On the weekend of May 20, the long awaited Expo Line extension from Culver City to Santa Monica opened with great fanfare. There were free rides for all Expo Line riders and parties with food trucks, entertainment, and children’s activities at new stations. Despite there not being an official party at our new station, there was still a very festive feel. So many interested and curious people had come to check out the new light rail service, so many that they all couldn’t get on the train to Santa Monica when it came.
I tested the new line the other day. I had to serve hot lunch at my kids’ school in Santa Monica, an activity which has kind of lost its luster because they’re not as eager to let me hang with them while they eat with their friends. It all became much more alluring when I decided to make a little adventure out of it for myself. I made a pact to take public transit to the school.
I am not a newbie to the light rail system in LA. I have taken the Expo Line from Culver City in the direction of Downtown LA on several occasions, such as for the Los Angeles Times Festival of Books at USC and with my bike for CicLAvia events.
My main goal on this adventure was to figure out how to do transfers to and from Big Blue Bus (BBB) in Santa Monica. That was unclear to me. Had I been continuing via Metro bus after getting off the Metro rail in Santa Monica, it wouldn’t have been a problem as you get free 2-hour transfers within the Metro network. However, BBB is another deal, and I learned it’s different depending on whether you start or end your trip via BBB.
However you start your combined Metro/BBB journey, one thing is certain. You have to purchase the transfer on the first leg of your journey. I was able to purchase a “Metro to Muni” transfer for $0.50 at the kiosk at my Expo Line station.
The ride to Santa Monica was surprisingly full. More than 50% of the seats were occupied. It was interesting to get a glimpse of the artwork at each of the stations along the way, and it was fun to see the views of the city and mountains when the train went on the raised levels. I also discovered that Santa Monica has a museum of antique dollhouses, miniatures, dolls and toys tucked away in a very unique building, Angels Attic at 516 Colorado Avenue. Who knew!? (Update 9/2018: Angels Attic is unfortunately no longer open.)
Arriving in Santa Monica was exciting. We’ve seen the station being built from scratch. We’ve had to stop and watch trains approach the station for months during the testing phase. Our route to school goes right past it every day. I’ve been curious about the station and admired artwork from afar, and now I had a chance to see it up close.
The glass mosaic panels at Downtown Santa Monica Station – 24 of them by artist Judithe Hernández – are fabulous. They are so colorful and show such a diverse range of subjects. It’s worth a visit to the station just to see the art panels. From Metro’s Metro Expo Line to Santa Monica Art Guide, “A composite of global mythologies are layered within the mosaic artworks at this terminus station located at the edge of the continent. Various cultural identifiers and allusions to the passage of time create a sense of shared place and historical significance that honors the heritage of the local, the immigrant and the tourist alike.”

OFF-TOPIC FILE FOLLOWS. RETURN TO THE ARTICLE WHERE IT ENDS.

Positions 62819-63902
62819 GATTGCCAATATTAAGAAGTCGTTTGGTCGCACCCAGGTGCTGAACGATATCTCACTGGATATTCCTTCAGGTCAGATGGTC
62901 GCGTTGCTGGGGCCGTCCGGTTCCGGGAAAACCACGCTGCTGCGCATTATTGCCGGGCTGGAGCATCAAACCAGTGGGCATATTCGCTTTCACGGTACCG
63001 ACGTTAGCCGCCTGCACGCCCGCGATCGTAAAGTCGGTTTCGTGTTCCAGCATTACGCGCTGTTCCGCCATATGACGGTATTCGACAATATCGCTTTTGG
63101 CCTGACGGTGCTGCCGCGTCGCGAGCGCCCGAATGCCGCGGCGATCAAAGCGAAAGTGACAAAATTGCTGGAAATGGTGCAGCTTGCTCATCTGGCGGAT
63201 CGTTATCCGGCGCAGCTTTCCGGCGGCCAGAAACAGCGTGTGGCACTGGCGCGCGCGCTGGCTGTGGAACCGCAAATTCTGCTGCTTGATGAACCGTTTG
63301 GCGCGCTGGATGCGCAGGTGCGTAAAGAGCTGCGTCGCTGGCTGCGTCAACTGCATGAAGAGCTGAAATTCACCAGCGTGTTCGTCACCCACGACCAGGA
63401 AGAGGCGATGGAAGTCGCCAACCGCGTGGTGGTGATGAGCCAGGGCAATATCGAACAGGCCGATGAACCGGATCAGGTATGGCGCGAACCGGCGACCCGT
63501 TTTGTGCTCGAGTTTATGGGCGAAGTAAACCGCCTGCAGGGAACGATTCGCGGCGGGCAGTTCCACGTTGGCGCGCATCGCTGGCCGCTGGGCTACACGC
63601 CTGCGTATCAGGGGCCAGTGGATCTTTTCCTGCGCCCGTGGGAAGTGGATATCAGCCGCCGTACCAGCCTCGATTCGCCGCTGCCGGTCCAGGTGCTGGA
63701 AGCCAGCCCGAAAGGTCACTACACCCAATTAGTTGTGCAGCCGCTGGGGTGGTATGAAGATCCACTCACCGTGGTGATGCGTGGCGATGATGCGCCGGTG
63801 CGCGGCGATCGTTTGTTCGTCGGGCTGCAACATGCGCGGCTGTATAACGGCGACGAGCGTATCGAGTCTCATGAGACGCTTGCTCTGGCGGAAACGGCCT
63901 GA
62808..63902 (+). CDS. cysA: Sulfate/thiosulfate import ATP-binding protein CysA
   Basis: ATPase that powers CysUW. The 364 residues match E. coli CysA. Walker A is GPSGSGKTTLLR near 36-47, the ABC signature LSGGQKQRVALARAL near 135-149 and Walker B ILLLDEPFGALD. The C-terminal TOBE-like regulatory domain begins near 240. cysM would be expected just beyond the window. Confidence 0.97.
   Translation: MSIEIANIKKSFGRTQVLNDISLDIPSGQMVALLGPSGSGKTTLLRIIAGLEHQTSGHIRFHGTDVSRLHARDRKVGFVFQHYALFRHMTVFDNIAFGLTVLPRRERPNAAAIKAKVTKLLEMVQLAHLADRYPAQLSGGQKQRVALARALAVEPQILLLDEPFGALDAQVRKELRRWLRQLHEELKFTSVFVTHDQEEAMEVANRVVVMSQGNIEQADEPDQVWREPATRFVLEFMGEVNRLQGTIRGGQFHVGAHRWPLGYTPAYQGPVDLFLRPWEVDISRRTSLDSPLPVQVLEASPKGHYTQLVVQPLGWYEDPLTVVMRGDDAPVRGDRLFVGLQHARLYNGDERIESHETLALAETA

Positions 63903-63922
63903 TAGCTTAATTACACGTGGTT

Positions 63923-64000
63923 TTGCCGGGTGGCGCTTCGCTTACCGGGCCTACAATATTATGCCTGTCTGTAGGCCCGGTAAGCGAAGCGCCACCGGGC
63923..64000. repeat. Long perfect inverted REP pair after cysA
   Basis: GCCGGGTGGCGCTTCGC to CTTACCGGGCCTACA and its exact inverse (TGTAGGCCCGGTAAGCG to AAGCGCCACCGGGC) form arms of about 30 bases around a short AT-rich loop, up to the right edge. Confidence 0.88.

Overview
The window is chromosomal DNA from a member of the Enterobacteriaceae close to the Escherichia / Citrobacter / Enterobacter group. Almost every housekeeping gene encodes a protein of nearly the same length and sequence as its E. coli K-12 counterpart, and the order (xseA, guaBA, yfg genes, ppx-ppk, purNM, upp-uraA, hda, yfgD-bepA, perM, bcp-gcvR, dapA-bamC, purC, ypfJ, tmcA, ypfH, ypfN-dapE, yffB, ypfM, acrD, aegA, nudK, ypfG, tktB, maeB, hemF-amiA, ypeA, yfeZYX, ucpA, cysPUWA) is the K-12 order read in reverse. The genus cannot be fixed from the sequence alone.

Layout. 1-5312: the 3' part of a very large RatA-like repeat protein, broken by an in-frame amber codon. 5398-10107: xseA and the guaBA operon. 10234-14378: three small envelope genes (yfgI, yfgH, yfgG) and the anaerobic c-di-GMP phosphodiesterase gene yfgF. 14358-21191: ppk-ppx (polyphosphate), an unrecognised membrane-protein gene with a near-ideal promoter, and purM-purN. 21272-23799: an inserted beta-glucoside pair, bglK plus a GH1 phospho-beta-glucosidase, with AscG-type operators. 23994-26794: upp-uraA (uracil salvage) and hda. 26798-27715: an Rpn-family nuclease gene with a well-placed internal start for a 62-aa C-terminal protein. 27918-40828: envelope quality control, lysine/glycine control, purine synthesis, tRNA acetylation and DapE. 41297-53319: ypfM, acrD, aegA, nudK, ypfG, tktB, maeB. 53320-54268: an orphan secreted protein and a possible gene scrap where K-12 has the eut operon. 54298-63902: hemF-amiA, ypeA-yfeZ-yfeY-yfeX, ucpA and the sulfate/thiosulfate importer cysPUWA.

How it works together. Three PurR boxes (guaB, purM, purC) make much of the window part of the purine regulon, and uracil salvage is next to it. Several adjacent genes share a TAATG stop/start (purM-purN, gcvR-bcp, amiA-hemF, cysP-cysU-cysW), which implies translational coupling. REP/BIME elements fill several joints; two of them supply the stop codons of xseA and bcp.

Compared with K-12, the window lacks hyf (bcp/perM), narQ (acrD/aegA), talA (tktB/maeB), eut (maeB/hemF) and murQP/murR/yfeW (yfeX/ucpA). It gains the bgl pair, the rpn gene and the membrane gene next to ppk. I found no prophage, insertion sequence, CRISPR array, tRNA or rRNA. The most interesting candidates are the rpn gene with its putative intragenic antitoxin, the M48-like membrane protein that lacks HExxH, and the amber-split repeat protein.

A lesson I learned quickly is to check timetables of bus routes. They don’t always go as frequently as you’d think. Because I dilly dallied just a little too long after getting off the train (admiring the station and trying to get information about how to handle the transfer on the way home), I just missed the bus that I needed to get to school. I turns out it only comes every 30 minutes.
I considered getting an Uber but decided that would have really defeated the purpose of my adventure. Luckily, it was a popular stop and I discovered another bus could take me to the stop I needed. It was a slightly shorter wait. In the meantime, I learned how to text to find out when the next bus would arrive – a nifty feature of the BBB system. My journey from home to school took 58 minutes. By car, it would have taken 20 minutes.
For the journey home, my trip began with Big Blue Bus. Since I now knew the importance of knowing the bus schedule and I had learned how to text to find out when the next bus would arrive, I was able to plan my arrival at the bus stop perfectly. I was on the bus within five minutes of leaving the school. I told the bus driver I needed a transfer to Metro and all I had to do was tap my TAP card for the base fare and then pay 50 cents cash (yes, it had to be cash) for the transfer and I received a one-time use TAP card to use when getting on the Expo line. The journey home went much more smoothly, but it still took 48 minutes from school to home.
I am thrilled to have a station within walking/biking distance from our home and to be able to take the line to Santa Monica. I’m glad to have figured out how transfers outside the Metro system work. I don’t know how often I will use public transit to and from school, but it’s nice to know the option is there. I think my next adventure will be to take it to Santa Monica for a Wednesday Farmer’s Market. And apparently, it’s an easy Metro trip via Expo Line and bus to both the Getty Center and Getty Villa (and cheaper since parking is $15). Those could be nice excursions, too.